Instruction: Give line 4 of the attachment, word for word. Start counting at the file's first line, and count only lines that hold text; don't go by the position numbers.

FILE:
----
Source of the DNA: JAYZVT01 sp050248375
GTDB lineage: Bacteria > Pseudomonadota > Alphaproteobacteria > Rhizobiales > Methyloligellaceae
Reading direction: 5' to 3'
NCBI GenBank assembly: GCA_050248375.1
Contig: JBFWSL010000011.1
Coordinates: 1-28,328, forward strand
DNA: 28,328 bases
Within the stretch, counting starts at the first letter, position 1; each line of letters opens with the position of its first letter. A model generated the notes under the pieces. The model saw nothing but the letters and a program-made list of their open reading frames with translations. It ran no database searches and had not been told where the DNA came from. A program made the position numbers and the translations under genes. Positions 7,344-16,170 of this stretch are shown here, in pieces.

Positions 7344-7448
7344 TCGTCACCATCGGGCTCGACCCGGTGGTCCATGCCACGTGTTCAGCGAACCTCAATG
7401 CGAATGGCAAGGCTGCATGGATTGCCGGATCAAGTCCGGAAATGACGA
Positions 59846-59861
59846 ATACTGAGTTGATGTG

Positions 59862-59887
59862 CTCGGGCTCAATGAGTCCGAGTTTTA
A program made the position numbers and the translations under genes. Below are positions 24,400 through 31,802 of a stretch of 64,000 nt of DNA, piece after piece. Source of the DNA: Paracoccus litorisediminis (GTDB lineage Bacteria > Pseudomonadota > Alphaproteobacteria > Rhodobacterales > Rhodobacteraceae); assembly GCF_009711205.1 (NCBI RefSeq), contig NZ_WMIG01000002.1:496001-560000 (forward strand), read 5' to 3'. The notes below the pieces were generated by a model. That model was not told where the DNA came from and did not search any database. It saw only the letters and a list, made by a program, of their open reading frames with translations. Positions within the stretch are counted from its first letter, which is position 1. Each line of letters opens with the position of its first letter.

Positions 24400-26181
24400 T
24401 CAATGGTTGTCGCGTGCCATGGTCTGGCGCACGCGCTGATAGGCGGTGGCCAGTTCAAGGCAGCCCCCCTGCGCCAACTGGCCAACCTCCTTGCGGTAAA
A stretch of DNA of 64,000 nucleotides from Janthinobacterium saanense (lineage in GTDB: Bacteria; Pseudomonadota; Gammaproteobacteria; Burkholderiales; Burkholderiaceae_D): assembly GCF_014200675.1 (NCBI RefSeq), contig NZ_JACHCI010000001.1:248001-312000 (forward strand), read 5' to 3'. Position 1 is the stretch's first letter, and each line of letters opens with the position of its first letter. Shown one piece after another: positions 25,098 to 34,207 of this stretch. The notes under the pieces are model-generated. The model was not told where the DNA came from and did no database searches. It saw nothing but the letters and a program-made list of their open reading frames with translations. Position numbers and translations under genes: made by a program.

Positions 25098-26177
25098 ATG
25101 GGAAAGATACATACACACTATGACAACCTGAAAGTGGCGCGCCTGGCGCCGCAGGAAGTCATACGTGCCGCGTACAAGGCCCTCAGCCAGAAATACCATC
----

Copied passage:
NCBI GenBank assembly: GCA_050248375.1